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  • Updated: May 22, 2023

Ten Degrees With The Hardest Jobs In The World

Ten Degrees With The Hardest Jobs In The World

After we graduate from university, there will be no more homework, deadlines, or tests, right? That may be true for some of us, but not if your degree leads to the hardest jobs in the world. 

There is no disputing that each job has its own set of difficulties. But, let's be honest, some jobs are far more demanding than others.

These are demanding professions that put your body, intellect, soul, and ethics to the test.

It's easy to identify individuals who have the most difficult occupations in the world. They may be holding two phones in one hand while juggling multiple demands and competing priorities.

Their expressions are sometimes overbooked and overburdened. They always say they're too busy or too tired to come out when you invite them.

In today's listicle, we will explore ten of those degrees that lead to the hardest jobs in the world. However, our ranking of these jobs is in no particular order. 

1. Bachelor of Aviation

While working as a pilot sounds like a dream because it allows you to travel to different locations, it is one of the most difficult jobs in the world. 

The responsibility that the pilot bears are the source of the most stress in this job.

You are in charge of hundreds of lives at a time as you transport them through enormous countries and oceans.

Aside from that, pilots must contend with weather delays, unhappy passengers, and jet lag.

To become a pilot, you must first earn a bachelor's degree in aviation and then undergo years of training to gain experience and expertise. 

The benefit of this career is that airlines pay handsomely for pilots since they understand how difficult the work is.

While this is one of the most dangerous jobs, pilots are among the highest paid in the world. Pilots in the United States earn roughly $104,044 per year.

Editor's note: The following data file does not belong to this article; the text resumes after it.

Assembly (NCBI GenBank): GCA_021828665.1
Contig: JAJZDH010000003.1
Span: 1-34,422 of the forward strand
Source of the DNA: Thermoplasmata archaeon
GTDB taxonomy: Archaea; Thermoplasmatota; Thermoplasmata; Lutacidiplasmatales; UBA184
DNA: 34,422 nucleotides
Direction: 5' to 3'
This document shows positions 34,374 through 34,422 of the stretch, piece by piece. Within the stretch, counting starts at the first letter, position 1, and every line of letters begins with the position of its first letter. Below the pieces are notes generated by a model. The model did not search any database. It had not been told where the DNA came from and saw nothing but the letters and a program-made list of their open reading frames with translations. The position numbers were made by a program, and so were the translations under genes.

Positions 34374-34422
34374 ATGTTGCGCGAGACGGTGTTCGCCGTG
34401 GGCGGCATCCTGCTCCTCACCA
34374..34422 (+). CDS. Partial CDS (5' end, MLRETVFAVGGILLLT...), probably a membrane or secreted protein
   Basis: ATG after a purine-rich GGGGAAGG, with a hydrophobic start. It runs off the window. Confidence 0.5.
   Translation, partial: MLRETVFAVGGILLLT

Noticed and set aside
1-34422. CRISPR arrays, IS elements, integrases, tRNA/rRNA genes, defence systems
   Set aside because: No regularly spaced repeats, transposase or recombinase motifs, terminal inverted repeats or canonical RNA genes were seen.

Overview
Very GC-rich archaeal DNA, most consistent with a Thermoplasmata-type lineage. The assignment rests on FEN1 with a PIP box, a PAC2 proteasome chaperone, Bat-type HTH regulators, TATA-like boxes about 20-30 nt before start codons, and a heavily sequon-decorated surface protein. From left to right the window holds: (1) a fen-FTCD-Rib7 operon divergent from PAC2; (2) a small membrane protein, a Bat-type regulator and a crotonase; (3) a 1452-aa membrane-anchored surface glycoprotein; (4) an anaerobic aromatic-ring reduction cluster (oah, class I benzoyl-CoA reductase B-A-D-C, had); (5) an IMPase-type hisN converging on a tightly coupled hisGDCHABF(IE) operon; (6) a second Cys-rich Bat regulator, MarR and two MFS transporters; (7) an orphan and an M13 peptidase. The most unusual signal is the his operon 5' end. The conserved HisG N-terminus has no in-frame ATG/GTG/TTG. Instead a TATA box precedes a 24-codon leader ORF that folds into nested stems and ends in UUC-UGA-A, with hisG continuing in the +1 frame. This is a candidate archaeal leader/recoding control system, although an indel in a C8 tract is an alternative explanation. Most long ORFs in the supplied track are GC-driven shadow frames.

However, in Nigeria, the average salary for a Pilot is N200,000 per month. 

2. Bachelor of Medicine

It comes as no surprise that working in the medical field is one of the most difficult jobs in the world.

Your job will not be easy, whether you choose to be a general practitioner or a gynaecologist. 

Be prepared for restless evenings during your four years in medical school and throughout your career.

Working as a healthcare worker entails being on your feet all the time and attending to your patients.

There is no respite during your shift, which is a long day. 

A job in this field is not only physically demanding but also mentally demanding, as medical personnel must be prepared to deal with sick patients and their families. 

That being said, working as a healthcare worker is one of the most rewarding jobs in the world. 


3. Bachelor of Nuclear Science 

A nuclear scientist is critical to providing a safe environment. 

They are in charge of operating and maintaining nuclear power plants, researching new methods of generating clean energy, developing nuclear weapons and safely storing them, developing new drugs and medicine using atomic physics, and ensuring that all waste generated by facilities is properly disposed of so that it does not contaminate the environment or harm anyone.

To begin a career in this profession, you must first obtain a bachelor's degree in nuclear science to comprehend the necessary skills and knowledge. 

Working with radioactive materials, which can be hazardous in the long term, will be involved in this field. 

4. Bachelor of Law

Law has been identified as one of the most respected professions, trailing only doctors.

This field's professionals are known for being high-performing, intellectually excellent, and hardworking individuals.

All of this effort is rewarded with a large income. 

However, while becoming a lawyer can guarantee an elite reputation and a lot of money, it is also one of the most difficult careers in the world. 

Lawyers bill in hourly increments, which means that for every hour you are not working, you are not earning money.

This has resulted in a well-known culture of overwork among lawyers and legal professionals, with few opportunities to rest or do anything other than work.

Not to mention the tough clients, rising demands, and piles of paperwork daily.

5. Bachelor of Marketing

Salespeople are frequently regarded as the most important people in the organization.

If they are not successful in selling the product or service, neither the company nor themselves will profit.

They are critical to the success of the organization. 

If you appreciate working under pressure and meeting deadlines, a career in sales is for you.